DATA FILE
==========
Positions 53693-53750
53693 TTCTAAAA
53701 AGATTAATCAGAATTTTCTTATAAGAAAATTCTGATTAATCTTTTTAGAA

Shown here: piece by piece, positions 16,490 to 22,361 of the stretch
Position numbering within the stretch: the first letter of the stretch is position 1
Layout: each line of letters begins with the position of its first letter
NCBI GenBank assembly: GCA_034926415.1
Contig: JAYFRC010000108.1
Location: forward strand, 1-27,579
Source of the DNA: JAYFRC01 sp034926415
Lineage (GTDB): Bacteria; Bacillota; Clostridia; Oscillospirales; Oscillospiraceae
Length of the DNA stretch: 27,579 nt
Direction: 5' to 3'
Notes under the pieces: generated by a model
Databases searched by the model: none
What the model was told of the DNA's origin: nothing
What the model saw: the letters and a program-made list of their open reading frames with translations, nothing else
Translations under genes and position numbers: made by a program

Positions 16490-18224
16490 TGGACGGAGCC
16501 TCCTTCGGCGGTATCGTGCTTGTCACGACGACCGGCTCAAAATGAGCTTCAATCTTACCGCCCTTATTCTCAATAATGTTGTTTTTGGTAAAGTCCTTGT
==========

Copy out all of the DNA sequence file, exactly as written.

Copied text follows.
Positions 53693-53750
53693 TTCTAAAA
53701 AGATTAATCAGAATTTTCTTATAAGAAAATTCTGATTAATCTTTTTAGAA

Shown here: piece by piece, positions 16,490 to 22,361 of the stretch
Position numbering within the stretch: the first letter of the stretch is position 1
Layout: each line of letters begins with the position of its first letter
NCBI GenBank assembly: GCA_034926415.1
Contig: JAYFRC010000108.1
Location: forward strand, 1-27,579
Source of the DNA: JAYFRC01 sp034926415
Lineage (GTDB): Bacteria; Bacillota; Clostridia; Oscillospirales; Oscillospiraceae
Length of the DNA stretch: 27,579 nt
Direction: 5' to 3'
Notes under the pieces: generated by a model
Databases searched by the model: none
What the model was told of the DNA's origin: nothing
What the model saw: the letters and a program-made list of their open reading frames with translations, nothing else
Translations under genes and position numbers: made by a program

Positions 16490-18224
16490 TGGACGGAGCC
16501 TCCTTCGGCGGTATCGTGCTTGTCACGACGACCGGCTCAAAATGAGCTTCAATCTTACCGCCCTTATTCTCAATAATGTTGTTTTTGGTAAAGTCCTTGT